My Monday update is less cool than I’d hoped for, NOT due to a lack of results. We simply ran out of time due to a busy weekend.
Part of the push to resurrect this oscilloscope is because we’re developing a new class on oscilloscope best practice (operation, maintenance and safety). So Friday evening I spent the night assembling the GPIB interface, one of our members (Mel) had steered us towards this one http://egirland.blogspot.ca/2014/03/arduino-uno-as-usb-to-gpib-controller.html
Then Saturday we did a dry run on the course. We use 3 scopes, a digital scope, an older analog scope with a CRT display, and a battery operated portable scope. After giving us a couple of hours of instruction, Mike (both the wizard who repairs scopes and our instructor) set us up with a series of “posers” where we needed to figure out not only what was going on in the circuit, but why in most cases we couldn’t read anything on the scope.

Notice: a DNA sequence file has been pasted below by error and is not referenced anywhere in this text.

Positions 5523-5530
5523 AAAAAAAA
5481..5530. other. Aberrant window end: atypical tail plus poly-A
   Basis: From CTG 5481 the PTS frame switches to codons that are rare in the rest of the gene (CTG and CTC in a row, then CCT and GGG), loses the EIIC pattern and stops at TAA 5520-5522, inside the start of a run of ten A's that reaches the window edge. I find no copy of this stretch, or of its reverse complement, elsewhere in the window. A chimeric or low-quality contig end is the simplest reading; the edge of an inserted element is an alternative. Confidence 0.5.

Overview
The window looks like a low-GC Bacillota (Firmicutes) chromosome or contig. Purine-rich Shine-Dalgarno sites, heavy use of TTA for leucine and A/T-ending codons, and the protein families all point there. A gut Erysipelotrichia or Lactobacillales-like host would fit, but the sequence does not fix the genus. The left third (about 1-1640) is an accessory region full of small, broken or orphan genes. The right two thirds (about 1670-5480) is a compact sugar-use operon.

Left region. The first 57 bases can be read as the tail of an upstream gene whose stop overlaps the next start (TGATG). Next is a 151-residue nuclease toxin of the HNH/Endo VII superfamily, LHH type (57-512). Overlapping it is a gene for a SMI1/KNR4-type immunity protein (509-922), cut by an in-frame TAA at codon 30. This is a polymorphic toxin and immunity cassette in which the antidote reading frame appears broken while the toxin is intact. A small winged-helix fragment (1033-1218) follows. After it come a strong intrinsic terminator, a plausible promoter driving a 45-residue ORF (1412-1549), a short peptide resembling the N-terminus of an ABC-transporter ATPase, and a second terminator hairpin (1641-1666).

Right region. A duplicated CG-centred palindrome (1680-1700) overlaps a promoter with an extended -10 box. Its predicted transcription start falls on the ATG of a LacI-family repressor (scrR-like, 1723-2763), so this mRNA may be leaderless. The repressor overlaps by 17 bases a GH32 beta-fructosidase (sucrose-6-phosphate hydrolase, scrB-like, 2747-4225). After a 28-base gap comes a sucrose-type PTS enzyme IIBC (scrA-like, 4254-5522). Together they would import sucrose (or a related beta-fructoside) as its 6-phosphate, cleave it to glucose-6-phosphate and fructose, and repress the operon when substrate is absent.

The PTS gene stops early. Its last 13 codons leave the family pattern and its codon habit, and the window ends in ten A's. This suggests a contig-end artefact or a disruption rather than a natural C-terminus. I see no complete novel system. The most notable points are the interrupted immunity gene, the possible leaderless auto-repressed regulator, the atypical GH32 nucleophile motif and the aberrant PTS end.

We learned quite a bit about what works in the class, and we’ll most likely break it up into a 2 or 3 day class as it was quite long. But the main reason I wanted to mention it to you guys was because Mike referenced your Rigol scope wiki regarding precautions while operating the machine.
We’ll be offering this class in the near future to the public, but if you’d like to see photos of what we were doing you can check them out on our Facebook page (under FVMakers).
Mike is back at the repair but we don’t have the GPIB fully functional yet. We’ve also got more questions than answers at this point, so I will post as soon as we make a discovery. This evening we should probably have the GPIB up and running and it’ll expose a lot.